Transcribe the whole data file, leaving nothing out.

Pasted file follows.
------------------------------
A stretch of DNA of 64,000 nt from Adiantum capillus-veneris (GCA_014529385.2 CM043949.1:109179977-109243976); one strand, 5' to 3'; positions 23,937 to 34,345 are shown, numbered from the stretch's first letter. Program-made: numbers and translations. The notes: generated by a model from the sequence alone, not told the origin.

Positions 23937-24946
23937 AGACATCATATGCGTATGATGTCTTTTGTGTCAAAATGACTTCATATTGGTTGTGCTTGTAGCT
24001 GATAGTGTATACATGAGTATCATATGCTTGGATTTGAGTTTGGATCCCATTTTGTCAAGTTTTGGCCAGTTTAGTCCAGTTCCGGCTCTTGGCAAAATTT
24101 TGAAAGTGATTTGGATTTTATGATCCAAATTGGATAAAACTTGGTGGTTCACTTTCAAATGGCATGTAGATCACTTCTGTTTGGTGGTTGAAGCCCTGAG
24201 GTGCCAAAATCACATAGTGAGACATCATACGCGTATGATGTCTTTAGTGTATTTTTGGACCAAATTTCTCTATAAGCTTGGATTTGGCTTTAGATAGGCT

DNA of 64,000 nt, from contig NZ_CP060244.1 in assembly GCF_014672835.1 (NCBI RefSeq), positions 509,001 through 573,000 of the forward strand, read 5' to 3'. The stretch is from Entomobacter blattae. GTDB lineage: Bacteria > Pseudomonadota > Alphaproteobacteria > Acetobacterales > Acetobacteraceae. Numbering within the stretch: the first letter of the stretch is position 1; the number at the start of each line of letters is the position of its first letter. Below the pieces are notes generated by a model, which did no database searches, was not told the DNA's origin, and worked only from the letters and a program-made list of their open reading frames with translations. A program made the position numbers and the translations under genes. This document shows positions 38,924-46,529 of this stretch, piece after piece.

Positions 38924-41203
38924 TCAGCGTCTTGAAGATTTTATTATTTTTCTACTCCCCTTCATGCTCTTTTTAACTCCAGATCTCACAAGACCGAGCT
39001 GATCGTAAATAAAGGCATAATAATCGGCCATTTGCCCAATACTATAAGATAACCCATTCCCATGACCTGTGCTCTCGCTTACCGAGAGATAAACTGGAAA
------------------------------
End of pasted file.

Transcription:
A stretch of DNA of 64,000 nt from Adiantum capillus-veneris (GCA_014529385.2 CM043949.1:109179977-109243976); one strand, 5' to 3'; positions 23,937 to 34,345 are shown, numbered from the stretch's first letter. Program-made: numbers and translations. The notes: generated by a model from the sequence alone, not told the origin.

Positions 23937-24946
23937 AGACATCATATGCGTATGATGTCTTTTGTGTCAAAATGACTTCATATTGGTTGTGCTTGTAGCT
24001 GATAGTGTATACATGAGTATCATATGCTTGGATTTGAGTTTGGATCCCATTTTGTCAAGTTTTGGCCAGTTTAGTCCAGTTCCGGCTCTTGGCAAAATTT
24101 TGAAAGTGATTTGGATTTTATGATCCAAATTGGATAAAACTTGGTGGTTCACTTTCAAATGGCATGTAGATCACTTCTGTTTGGTGGTTGAAGCCCTGAG
24201 GTGCCAAAATCACATAGTGAGACATCATACGCGTATGATGTCTTTAGTGTATTTTTGGACCAAATTTCTCTATAAGCTTGGATTTGGCTTTAGATAGGCT

DNA of 64,000 nt, from contig NZ_CP060244.1 in assembly GCF_014672835.1 (NCBI RefSeq), positions 509,001 through 573,000 of the forward strand, read 5' to 3'. The stretch is from Entomobacter blattae. GTDB lineage: Bacteria > Pseudomonadota > Alphaproteobacteria > Acetobacterales > Acetobacteraceae. Numbering within the stretch: the first letter of the stretch is position 1; the number at the start of each line of letters is the position of its first letter. Below the pieces are notes generated by a model, which did no database searches, was not told the DNA's origin, and worked only from the letters and a program-made list of their open reading frames with translations. A program made the position numbers and the translations under genes. This document shows positions 38,924-46,529 of this stretch, piece after piece.

Positions 38924-41203
38924 TCAGCGTCTTGAAGATTTTATTATTTTTCTACTCCCCTTCATGCTCTTTTTAACTCCAGATCTCACAAGACCGAGCT
39001 GATCGTAAATAAAGGCATAATAATCGGCCATTTGCCCAATACTATAAGATAACCCATTCCCATGACCTGTGCTCTCGCTTACCGAGAGATAAACTGGAAA